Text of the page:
John Stevens (Sacred Calligraphy of the East) translated the mantra as “Infallible brilliance of the great mudra! Creating the radiance of the Jewel and the Lotus.” Professor Mark Unno (Shingon Refractions: Myoe and the Mantra of Light) has it as “Praise be to the flawless, all-pervasive illumination of the great mudra. Turn over to me the jewel, lotus, and radiant light.”

The mantra comes from the Amoghapasakalparaja-sutra or “Sutra of the Mantra of the Unfailing Rope Snare of the Buddha Vairocana’s Great Baptism.” Although, as I mentioned above, the mantra was brought to Japan by Kukai, apparently he did not practice it, and the mantra was not popular until it was championed by Myoe  in the 13th century.

The earth and sand of the Mantra of Light constitute the great secret dharma of all Buddhas. The Mantra of Light spreads through the world and protects all people, lay and ordained.

– Myoe

The Mantra of Light in Siddham script.

Profession Unno, who translated the quote from Myoe, writes:

The first existing references to this practice, which originated in India in the early history of Mahayana Buddhism, can be found in a Chinese translation made by Bodhiruci, a monk of northern Indian birth of the sixth century . . .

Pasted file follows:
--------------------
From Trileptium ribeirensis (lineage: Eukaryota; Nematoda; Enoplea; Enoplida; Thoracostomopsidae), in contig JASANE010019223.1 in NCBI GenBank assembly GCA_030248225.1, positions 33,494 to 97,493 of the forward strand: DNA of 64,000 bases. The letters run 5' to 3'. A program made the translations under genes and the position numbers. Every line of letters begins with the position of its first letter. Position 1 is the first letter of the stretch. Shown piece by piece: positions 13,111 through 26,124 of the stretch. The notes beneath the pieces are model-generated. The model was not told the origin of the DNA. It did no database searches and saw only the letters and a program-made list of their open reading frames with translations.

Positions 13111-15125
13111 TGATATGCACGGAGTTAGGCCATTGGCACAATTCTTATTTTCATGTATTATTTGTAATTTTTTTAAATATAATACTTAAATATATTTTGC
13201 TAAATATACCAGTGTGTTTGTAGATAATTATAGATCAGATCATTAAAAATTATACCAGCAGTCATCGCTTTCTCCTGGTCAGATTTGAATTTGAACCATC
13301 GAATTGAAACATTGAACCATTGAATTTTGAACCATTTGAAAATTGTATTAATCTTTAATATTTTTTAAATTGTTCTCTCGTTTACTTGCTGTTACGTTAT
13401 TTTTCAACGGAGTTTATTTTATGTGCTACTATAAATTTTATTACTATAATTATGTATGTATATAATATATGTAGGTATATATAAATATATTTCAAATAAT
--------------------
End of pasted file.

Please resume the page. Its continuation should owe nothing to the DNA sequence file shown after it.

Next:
The same scriptural translation contains a curious reference to sand: One can transfer the power of [celestial] buddhas . . .  to the sand by chanting the mantra and infusing grains of sand with its power. Furthermore, this sand has the power to cure illnesses, if, for example, its grains are simply placed near the head of the bedridden. Even after people have died, one can sprinkle sand on their corpses or graves, and the power of the mantra will then reach the deceased, purify their karma, and lead them to birth in the Pure Land . . .

The practice of sprinkling the sand of the bodies of deceased persons is called dosha-kaji or “blessing of sacred sand.”

Obviously, this seems to belie Lama Govinda’s assertion that mantras are not magic spells. Nonetheless, as is the case with all mantras, emptiness is the mantra’s foundation. All beings and things are equally empty of any “own-being” or “thingness,” and that being the case, all beings and things are thereby equal. This ties in with Myoe’s concept, discussed in Monday’s post, that beings and inanimate objects are identical or non-differentiated from each other. This applies to mantras as well, which can be viewed as being identical to the person employing the mantra, and/or the person, celestial being, or mandala receiving the mantra.

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Priest Myoe: The Deer, the Island, and the Moon

The history of Buddhism features a fascinating cast of characters, some of whom were quite eccentric. One in particular is Myoe, a priest who lived during the very interesting Kamakura period of Japanese Buddhism.